It is all too easy for people who work for a Party poodle paper to believe that independent, truth-seeking journalism is rare and over-rated, if not impossible.

So we have Mr Alex Lo, writing in the paper formerly dubbed, if only by itself, “one of the world’s great newspapers” (times have changed) announcing that the local media are split into two hostile camps, with the implication that they are both as incurably biased as each other.

Freddy Lim. File photo: Freddy Lim, via Facebook.

Mr Lo’s ire was aroused by the Hong Kong Journalists’ Association. But given his incurable preference for tackling the man rather than the ball, we had to wait to hear what the association had done while we were told that it was “closely aligned with the anti-mainland and anti-communist ideologies of the yellow-ribbon localist movement and some anti-China publications”. So it had lost all authority.

Then we get to the beef, which concerns a story in HK01. This consisted of an interview with a Taiwanese heavy metal musician and politician, Freddy Lim, who had been barred from Hong Kong.

HK01 put at the end of this a little note stating that HK01’s editorial stance was against independence for Taiwan.

The HKJA comment on this was, apparently, “We hold the view that it is unnecessary for HK01 to state their position in their news report. Doing so will give rise to worries that the media might have something to fear when they report sensitive issues.”

Mr Lo says that if HK01 wants to put little notes at the end of its stories this is none of the HKJA’s business, with which I agree. People who are easily worried shouldn’t be in the news business.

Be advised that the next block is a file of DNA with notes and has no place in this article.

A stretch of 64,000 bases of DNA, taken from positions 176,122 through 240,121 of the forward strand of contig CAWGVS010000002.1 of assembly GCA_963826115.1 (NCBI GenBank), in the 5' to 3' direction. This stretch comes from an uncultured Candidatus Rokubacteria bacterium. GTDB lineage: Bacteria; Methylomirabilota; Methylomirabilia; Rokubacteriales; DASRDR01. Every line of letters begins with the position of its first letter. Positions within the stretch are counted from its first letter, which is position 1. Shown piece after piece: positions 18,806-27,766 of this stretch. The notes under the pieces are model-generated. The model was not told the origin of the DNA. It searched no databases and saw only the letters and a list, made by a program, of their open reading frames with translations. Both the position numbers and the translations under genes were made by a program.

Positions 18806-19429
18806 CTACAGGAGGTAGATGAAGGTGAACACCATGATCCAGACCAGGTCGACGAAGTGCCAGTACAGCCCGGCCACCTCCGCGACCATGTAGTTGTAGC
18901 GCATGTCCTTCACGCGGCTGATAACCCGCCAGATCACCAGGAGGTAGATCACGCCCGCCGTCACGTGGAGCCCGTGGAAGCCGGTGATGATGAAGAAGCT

Alex Lo. Photo: Screenshot.

He then goes on to say that it is not unusual for “responsible newsgroups or any public institutions to clarify their stances while dealing with controversial issues.” Not relevant.

Leave the public institutions out of it. Public institutions only come across controversial issues in their work, so clarification is an obligation.

The situation of the news media is rather different. Readers are entitled to expect that the news will not be bent to suit the “stance” of the publication on controversial issues. In order to make this graphically clear, it is usual to separate the opinion pieces from the news pieces. The newspaper’s own opinion is expressed in editorials, not in the news coverage.

If the opinion is from an outsider he may ask for a small note saying that the opinion expressed is his, and not that of his employer or an organisation he belongs to. But we do not put a little note at the end of each news story saying that the views expressed by interviewees may not coincide with our editorial stance. The readers expect that anyway.

When Mr Lo’s newspaper reported Junius Ho’s notorious dialogue – “kill them all … no mercy” there was no little note at the end informing readers that the newspaper’s editorial policy did not support mass murder of political opponents.

Junius Ho. File photo: Cloud.

Trailing in at the end of this little scandal we come to the conclusion that, in Mr Lo’s words, “the local news industry has been bifurcated into opposing camps.” This is interesting. One camp, presumably, is the “yellow-ribbon localist movement and some anti-China publications.” And what shall we call the other camp? The “blue-ribbon anti-localist movement and some pro-China publications”?

And to which camp would we allocate Mr Lo?

I believe that Hong Kong still accommodates publications and people in a third camp: those who believe in the possibility and value of independent, truthful journalism. And those who were in it, and now find themselves not in it, should take their 40 pieces of silver and shut up.

Tim Hamlett

Tim Hamlett came to Hong Kong in 1980 to work for the Hong Kong Standard and has contributed to, or worked for, most of Hong Kong's English-language media outlets, notably as the editor of the Standard's award-winning investigative team, as a columnist in the SCMP and as a presenter of RTHK's Mediawatch. In 1988 he became a full-time journalism teacher. Since officially retiring nine years ago, he has concentrated on music, dance, blogging and a very time-consuming dog.